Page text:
DECAF Enjoyment Primer

DECAF Enjoyment Primer, OR…How to Dump the Caffeine and Still Enjoy My Coffee More


My friend Steve calls decaf coffee a “crime against nature.” To him, decaf is synonymous with weak, tasteless, nondescript liquid that doesn’t even have the benefit of an energy jolt. While it’s true the decaf coffee is somewhere north of 99% caffeine-free, it is definitely not true that it has to be tasteless and disappointing. I’ve been on a quest for the past few months to find really excellent decaf that can fake out serious coffee drinkers for flavor and enjoyability. Here’s what I’ve learned:

1. Decaf coffee SHOULD be more expensive than regular coffee just because of the mileage it has racked up in the process of getting from the farm to you. There are roughly three places in the world where the decaffeination process happens (British Colombia, Mexico, and Germany), so your beans have to go there first. That adds cost even without the processing.

2. Because of the logistics and mass marketers’ desire  to charge the same amount for decaf as regular coffee, the only variable left to manipulate is the cost of the coffee chosen for decaf. That’s why the usual decaf lots are of substantially lower quality than other non-decaf coffee.

3. It is an axiom that coffee quality cannot improve from what goes into the decaf process. If you put lower quality beans in, you get lower quality beans out. Even worse, the decaffeination process tends to wash out the intensity of the flavors in even the best quality beans, so we are talking an attempt to hold onto quality, not improve it. This will only change when botanical science develops a cultivar of arabica that naturally does not have caffeine. We aren’t there yet.

With these three things in mind, you might ask if it is possible to have affordable, good decaf. In a word, YES, but you have to search to find it. Fortunately, we at NanoRoast have put a lot of time and effort into doing the legwork for you, and we have some good ones to offer. (Click here to see our current decaf offering list.)

Once you get the quality roasted decaf beans home, it’s about the brewing. Here are my suggestions for improving your decaf experience:

1. Follow our general guidelines for brewing good coffee. You will be shocked (in a good way) at how using clean equipment, having water the right temperature of >200F, and grinding the right size will improve the taste in the cup!

2. Decaf, as noted earlier, is somewhat “washed out” in the decaf process. That means that two lots of the same beans–one decaf and one regular–will have significant differences in flavor intensity. The other characteristics of the coffee (complexity, sweetness, finish, etc.) will be largely the same. The goal, then, is to enhance the intensity of flavors. To get that intensity back, you must a) use enough ground coffee, and b) use the full steeping time.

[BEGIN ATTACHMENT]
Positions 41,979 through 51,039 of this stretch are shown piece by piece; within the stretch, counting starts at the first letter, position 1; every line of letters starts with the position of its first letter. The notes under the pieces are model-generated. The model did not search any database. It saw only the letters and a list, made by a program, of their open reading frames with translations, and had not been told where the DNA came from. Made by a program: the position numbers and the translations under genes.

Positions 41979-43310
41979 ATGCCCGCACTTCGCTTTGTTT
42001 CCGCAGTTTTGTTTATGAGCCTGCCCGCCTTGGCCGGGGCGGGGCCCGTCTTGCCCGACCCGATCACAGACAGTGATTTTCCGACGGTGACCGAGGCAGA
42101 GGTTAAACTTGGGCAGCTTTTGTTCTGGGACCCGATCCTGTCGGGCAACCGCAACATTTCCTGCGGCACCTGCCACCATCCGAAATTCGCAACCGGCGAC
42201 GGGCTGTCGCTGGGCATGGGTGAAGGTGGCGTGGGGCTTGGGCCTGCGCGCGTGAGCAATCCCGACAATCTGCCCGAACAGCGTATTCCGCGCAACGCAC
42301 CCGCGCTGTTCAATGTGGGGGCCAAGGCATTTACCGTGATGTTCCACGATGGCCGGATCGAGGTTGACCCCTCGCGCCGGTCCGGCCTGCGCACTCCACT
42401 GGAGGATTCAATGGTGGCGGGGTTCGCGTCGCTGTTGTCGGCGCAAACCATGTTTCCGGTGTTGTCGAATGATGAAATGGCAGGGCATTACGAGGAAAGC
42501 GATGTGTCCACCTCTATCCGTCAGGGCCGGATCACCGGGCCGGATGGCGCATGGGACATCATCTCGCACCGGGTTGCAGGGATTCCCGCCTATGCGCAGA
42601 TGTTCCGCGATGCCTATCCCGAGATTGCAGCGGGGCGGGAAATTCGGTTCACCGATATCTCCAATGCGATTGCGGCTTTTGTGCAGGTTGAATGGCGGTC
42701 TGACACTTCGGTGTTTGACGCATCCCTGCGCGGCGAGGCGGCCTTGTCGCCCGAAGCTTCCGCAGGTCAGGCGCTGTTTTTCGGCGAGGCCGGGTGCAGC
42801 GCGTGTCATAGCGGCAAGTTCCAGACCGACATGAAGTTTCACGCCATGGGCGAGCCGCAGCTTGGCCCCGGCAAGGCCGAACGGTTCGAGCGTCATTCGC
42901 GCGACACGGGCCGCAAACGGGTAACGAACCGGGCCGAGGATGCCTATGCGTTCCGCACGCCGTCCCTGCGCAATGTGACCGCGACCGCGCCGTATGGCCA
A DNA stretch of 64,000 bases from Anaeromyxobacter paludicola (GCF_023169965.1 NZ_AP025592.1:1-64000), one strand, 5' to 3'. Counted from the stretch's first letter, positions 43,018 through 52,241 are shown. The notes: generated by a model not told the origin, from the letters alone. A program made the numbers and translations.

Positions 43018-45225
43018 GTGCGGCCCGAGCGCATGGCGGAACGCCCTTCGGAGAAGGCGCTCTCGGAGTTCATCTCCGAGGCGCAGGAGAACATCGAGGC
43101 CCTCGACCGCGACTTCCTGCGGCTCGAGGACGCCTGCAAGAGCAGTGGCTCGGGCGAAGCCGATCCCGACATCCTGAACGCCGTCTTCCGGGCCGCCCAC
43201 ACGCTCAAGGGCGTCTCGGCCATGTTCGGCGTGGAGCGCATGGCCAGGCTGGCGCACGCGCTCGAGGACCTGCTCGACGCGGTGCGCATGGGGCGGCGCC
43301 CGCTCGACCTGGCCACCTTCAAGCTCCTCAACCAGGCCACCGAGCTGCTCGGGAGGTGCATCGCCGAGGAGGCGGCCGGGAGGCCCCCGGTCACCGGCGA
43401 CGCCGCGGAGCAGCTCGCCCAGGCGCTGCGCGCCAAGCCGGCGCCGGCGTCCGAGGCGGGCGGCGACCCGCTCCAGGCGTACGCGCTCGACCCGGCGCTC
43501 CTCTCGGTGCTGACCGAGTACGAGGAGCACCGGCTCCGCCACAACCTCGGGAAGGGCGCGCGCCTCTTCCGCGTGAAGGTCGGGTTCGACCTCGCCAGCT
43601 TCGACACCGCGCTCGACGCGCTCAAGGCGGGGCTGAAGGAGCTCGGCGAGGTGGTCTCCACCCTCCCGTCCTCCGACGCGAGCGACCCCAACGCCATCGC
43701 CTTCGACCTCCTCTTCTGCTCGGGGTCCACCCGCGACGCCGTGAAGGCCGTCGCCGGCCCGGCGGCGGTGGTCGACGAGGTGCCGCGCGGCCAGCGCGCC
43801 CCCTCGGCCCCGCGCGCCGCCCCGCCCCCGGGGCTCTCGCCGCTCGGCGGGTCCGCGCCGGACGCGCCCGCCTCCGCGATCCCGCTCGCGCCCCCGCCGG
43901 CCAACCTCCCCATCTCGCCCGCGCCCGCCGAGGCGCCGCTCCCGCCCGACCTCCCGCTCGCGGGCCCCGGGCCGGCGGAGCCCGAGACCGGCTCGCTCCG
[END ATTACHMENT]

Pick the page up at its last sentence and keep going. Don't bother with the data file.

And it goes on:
a. Using enough coffee. Decaf will take more coffee than regular. Start with around 13 g. per 5 oz cup or a heaping scoop if you normally use 10-11 g or a flat scoop. Experiment until you find your sweet spot. Please note that every coffee decaffeinates differently–more delicate flavor profile coffees will take even more ground coffee to provide the flavor intensity you want. Bottom line: When in doubt, don’t skimp. You can always add hot water if it’s too strong.

b. Using enough brewing time. We normally advise 4 minutes of contact time for coffee grounds and water just off the boil in order to reach coffee Nirvana. You might have to add a minute to coax all the goodness from your decaf. Whatever you do, though, don’t let the grounds spend so much time with the water that bitterness arises. Coffee liquid should always leave while it and the grounds still like each other.

I believe that following these simple rules will revolutionize the way you view decaf. If your coffee isn’t intense enough for you and you aren’t swearing off caffeine for health reasons, however, you may want to think about lower-caf coffee. (Our Lighter-Caf blends are generally half the caffeine with very little loss of intensity.) If you find that you have other suggestions, please comment. Meanwhile, enjoy your coffee!


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